The copy of the Tamil Bible was given by a Danish missionary to the then Tanjore King Serfoji.
It is not just idols and artefacts that are stolen from ancient temples of Tamil Nadu. Even an antiquarian Bible, said to be the world's first Tamil version and printed in coastal Tharangambadi of the State in 17th century, was not spared.
The holy book was stolen by a group of foreigners 17 years ago, the Tamil Nadu Idol Wing said on Friday.
The Wing traced the bible with the signature of Rajah Serfoji of Tanjore to a museum in London. The sleuths said it has initiated steps to restore the bible to the Saraswathi Mahal library, Thanjavur, from where it was stolen in 2005.
Though the police registered a CSR (community service register) following a complaint by the Deputy Administrator of Serfoji Palace with the Thanjavur West police station on October 10, 2005 stating that the bible was stolen, the case was treated as "closed."
On October 17, 2017, the Idol Wing-CID received a complaint from an individual E Rajendran on the disappearance of the bible from Saraswathi Mahal and a complaint was registered.
As no headway was made in the investigation, Tamil Nadu Idol Wing Director-General of Police K Jayanth Murali, Inspector General of Police R Dhinakaran, and Superintendent of Police B Ravi intensified the investigation.
A special team under Inspector of Police Indira was set up to trace the holy book.
A perusal of the visitor's register revealed that there had been some foreign visitors to the Saraswathi Mahal library on October 7, 2005, the day the Bible went missing.
Further enquiries revealed that the visitors had come to India to attend a function to commemorate Bartholomeus Ziegenbalg, a Danish missionary.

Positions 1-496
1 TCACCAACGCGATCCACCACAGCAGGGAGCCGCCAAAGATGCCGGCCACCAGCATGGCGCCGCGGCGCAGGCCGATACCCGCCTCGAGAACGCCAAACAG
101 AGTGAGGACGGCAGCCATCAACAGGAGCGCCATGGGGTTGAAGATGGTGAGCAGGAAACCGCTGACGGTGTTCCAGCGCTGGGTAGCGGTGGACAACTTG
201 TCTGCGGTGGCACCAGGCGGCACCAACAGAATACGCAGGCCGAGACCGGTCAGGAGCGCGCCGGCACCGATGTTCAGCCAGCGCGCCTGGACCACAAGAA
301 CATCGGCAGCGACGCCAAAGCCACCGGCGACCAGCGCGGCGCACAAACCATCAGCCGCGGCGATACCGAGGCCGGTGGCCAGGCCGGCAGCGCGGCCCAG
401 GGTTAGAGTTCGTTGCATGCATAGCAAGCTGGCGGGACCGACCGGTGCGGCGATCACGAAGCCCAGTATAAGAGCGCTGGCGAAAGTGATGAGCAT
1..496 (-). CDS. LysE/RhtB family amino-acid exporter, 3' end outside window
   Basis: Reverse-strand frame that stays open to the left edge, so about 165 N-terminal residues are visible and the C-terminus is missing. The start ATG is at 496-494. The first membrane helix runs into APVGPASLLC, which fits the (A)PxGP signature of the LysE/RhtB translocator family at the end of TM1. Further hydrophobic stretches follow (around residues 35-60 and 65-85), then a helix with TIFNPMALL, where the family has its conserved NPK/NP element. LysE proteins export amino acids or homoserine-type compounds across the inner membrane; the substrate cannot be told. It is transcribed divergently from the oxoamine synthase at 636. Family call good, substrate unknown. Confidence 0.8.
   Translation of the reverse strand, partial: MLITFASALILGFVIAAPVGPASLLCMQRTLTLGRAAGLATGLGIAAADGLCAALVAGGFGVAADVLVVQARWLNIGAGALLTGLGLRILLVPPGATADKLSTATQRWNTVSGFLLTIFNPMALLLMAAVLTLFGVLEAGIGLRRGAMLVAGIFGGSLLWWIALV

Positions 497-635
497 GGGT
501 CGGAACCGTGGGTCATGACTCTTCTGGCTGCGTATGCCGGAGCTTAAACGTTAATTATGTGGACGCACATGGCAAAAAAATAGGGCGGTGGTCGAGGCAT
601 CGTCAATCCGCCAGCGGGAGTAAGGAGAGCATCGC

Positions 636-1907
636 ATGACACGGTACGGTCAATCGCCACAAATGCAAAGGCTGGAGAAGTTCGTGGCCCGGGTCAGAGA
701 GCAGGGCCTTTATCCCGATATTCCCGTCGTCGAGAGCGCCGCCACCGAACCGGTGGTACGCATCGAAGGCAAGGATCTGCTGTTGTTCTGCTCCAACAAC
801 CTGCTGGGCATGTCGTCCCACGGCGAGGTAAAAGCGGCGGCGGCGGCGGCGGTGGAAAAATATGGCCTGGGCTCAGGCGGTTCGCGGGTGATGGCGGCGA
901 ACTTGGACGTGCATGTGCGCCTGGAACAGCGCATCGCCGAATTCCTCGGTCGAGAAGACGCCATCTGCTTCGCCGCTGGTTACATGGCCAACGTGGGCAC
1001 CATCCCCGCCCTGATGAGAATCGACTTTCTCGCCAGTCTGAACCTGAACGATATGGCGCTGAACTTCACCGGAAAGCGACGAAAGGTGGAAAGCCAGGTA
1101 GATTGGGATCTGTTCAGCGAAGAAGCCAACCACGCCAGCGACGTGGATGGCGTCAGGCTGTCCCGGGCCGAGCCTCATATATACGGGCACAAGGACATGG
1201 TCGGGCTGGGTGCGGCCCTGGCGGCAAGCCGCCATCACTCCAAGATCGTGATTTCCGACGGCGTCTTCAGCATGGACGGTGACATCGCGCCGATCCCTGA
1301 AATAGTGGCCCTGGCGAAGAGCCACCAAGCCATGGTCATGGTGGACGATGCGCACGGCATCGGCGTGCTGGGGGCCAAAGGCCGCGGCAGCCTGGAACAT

Suspecting them, the Wing launched a web search of various museums in the world and collector's websites and organisations connected with Bartholomeus Ziegenbalg. "Several days of browsing multiple websites of various museums abroad, we stumbled upon the collection of George III which included thousands of printed books, manuscripts and pamphlets, most of which are rare," the Wing said.
Hidden among thousands of books lay the stolen bible. "The antiquarian Bible that was available on the website of the King's collection tallied with the picture of the stolen Bible and this was corroborated," Jayanth Murali said.
"The Idol Wing hopes to retrieve the bible and restore it to the Saraswathi Mahal library under the UNESCO treaty soon," he said.
The copy of the holy book, given by a Danish missionary to the then Tanjore King Serfoji, is a rare manuscript of the Maharaja. Its value gets further enhanced by the fact that the cover of the book bears the signature of the then King of Tanjore Serfoji. "All efforts are being made to restore this rare bible to Saraswathi Mahal Library," he added.
Responding to an appeal from the King of Denmark for missionaries, Bartholomeus Ziegenbalg, born in Saxony in 1682, accompanied by Heinrich Plueshau, arrived at Tranquebar (anglicised form of Tharangambadi), a tiny Danish settlement, close to Nagapattinam in Tamil Nadu as the first Protestant missionary in the country in September 1706.
He had set up a printing press and published studies of Tamil language and Indian religion and culture. His translation of the New Testament into Tamil in 1715 and the church building he and his associates constructed in 1718 are still in use today.
He died on February 23, 1719, at the age of 37 and left behind a Tamil translation of the New Testament and Genesis through Ruth, many brief writings in Tamil, two church buildings, the seminary, and 250 baptised Christians.
Another missionary named Schwartz became a close friend and advisor of Tulaji Rajah Serfoji. In commemoration of their friendship, it is said Schwartz handed over the first copy of the new testament, which Ziegenbalg printed and left behind, to Tulaji Rajah Serfoji.
After the Tamil Nadu government took over, the book became an exhibit in the Saraswati Mahal library for public-viewing.
(Except for the headline, this story has not been edited by NDTV staff and is published from a syndicated feed.)